That is indeed true for a definite integral, but this insight is considering indefinite integrals, which deals with the problem of finding antiderivatives.When we did integrals, we didn't look "backward" and consider the integral to be "interpreted as all the functions...". Instead, it was interpreted as :the area under the curve of the specified function;
It really depends on people's backgrounds and how recently they've studied all this.I like to think that this has always been known and clear to everybody.
This turns out to be because micromass can do integration by parts in his sleep and I had to think about it a bit :)Can someone explain where the equation comes from that the second paradox starts with? The one where the integrals on both sides cancel leaving 0 = 1?
Just like absolute value of x stands for two (not one) expressions, so does the shortcut C. When I learned this eons ago my teacher made it clear that C stood for two constants, one for each domain x < 0 and x>0.
Start with the idea of an "equivalence relation". This is a relation that is reflexive, symmetric and transitive. Equality is one example of an equivalence relation. Modulus arithmetic is another. Two numbers are "equivalent modulo n" if they each have the same remainder upon division by n. In the case at hand, the equivalence relation is that two functions are equivalent if their first derivatives are identical as functions.Thanks for great insight that even I as an amateur got a lot from.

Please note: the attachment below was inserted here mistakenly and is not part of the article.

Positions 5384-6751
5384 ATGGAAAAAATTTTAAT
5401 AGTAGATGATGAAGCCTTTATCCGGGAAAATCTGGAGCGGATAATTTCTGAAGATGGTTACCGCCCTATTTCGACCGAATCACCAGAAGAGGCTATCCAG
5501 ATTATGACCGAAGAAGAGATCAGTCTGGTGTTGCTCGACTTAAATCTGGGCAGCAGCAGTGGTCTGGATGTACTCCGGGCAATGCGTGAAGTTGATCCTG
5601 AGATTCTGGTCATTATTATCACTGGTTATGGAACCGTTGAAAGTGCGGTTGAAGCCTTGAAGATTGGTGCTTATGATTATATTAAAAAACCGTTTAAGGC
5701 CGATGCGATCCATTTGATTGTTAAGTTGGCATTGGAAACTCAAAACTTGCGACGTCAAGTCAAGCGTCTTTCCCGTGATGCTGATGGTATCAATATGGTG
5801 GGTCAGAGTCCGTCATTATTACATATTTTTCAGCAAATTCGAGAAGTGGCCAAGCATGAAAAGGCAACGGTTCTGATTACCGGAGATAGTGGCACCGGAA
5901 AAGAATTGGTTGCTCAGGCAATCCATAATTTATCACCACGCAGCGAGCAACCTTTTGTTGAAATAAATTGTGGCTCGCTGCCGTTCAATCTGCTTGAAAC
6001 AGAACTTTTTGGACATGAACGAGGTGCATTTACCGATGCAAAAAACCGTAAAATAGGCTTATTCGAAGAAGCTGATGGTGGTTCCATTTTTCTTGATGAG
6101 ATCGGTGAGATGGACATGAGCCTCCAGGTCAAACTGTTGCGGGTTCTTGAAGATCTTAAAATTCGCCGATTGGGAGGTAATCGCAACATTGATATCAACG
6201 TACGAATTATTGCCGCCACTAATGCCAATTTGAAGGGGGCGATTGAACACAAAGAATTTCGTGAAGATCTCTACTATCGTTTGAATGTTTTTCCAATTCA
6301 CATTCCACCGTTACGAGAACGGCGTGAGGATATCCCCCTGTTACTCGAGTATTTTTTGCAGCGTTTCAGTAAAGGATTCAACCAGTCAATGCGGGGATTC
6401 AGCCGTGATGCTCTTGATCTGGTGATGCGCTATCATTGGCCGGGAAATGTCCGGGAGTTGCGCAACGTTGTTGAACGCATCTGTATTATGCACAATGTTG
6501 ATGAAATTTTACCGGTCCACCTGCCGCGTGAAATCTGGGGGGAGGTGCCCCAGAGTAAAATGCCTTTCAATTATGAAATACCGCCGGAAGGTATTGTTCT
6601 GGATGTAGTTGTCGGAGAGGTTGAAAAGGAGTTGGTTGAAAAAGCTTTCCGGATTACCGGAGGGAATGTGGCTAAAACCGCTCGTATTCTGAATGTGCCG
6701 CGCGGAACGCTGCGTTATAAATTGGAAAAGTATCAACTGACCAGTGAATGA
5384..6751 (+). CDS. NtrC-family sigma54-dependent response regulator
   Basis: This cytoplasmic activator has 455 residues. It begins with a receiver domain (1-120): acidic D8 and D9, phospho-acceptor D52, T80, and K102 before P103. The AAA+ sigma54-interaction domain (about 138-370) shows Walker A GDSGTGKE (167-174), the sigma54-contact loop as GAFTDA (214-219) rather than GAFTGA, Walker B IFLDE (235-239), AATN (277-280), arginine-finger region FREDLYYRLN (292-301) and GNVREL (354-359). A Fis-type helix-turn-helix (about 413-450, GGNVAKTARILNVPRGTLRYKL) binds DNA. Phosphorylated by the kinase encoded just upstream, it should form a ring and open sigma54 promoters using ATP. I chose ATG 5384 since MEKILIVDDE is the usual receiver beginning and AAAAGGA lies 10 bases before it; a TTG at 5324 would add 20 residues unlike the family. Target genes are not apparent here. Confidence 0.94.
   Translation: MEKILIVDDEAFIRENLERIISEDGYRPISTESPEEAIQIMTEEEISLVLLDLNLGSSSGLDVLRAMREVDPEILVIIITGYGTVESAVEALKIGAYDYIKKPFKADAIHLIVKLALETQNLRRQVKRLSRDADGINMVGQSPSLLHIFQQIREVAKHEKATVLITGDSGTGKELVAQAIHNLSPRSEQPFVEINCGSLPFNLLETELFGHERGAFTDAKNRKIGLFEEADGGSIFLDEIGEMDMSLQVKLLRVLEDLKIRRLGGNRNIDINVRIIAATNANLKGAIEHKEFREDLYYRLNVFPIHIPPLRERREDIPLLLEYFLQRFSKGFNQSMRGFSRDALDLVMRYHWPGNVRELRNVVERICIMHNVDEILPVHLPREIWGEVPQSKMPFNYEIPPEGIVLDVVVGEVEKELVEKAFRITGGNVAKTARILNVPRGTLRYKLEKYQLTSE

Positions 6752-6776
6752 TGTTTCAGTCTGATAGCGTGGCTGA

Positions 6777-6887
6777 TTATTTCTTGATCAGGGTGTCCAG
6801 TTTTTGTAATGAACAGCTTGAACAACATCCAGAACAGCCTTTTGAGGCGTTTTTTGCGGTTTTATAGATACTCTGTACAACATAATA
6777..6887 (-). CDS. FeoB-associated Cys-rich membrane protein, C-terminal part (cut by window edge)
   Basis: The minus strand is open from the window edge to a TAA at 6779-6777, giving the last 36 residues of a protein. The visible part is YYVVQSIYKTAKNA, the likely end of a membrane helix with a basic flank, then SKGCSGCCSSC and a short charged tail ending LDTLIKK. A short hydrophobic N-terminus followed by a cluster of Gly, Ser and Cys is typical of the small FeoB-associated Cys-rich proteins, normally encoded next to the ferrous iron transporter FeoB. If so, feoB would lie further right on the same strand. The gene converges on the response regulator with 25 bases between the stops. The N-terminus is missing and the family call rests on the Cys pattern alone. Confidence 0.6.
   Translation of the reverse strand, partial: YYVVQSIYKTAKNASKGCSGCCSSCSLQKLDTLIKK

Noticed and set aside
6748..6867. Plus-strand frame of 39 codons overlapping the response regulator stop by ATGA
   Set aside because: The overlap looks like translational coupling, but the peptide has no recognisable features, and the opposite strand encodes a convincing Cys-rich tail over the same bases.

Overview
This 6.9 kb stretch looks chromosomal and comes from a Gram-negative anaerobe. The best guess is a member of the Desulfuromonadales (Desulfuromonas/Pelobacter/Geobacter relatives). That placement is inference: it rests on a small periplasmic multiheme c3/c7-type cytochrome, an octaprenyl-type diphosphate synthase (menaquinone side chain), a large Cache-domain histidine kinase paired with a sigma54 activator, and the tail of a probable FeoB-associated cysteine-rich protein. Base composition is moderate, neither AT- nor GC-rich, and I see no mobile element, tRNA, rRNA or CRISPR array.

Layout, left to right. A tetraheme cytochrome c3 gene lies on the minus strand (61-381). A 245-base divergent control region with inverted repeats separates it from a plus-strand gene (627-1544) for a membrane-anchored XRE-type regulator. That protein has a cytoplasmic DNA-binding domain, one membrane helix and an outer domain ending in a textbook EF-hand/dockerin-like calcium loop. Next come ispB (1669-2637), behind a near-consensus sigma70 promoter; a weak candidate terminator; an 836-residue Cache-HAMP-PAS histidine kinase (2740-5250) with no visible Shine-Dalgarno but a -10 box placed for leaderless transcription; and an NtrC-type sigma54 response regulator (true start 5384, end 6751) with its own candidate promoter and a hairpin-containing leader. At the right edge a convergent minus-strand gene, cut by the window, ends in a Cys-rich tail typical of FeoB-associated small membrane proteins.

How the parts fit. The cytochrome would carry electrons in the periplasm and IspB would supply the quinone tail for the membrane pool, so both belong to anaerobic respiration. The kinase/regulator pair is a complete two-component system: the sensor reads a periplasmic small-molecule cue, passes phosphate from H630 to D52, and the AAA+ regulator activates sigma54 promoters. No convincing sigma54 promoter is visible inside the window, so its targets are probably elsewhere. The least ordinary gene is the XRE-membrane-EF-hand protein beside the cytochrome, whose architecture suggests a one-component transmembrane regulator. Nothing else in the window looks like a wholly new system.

Can someone explain what the hell this means tho;
[alpha] = 
Yes, you are free to make up any equivalence relationship. It just has to satisfy the properties. It has to be a relation and it has to be reflexive, symmetric and transitive.are you free to make up any equivalence relationship?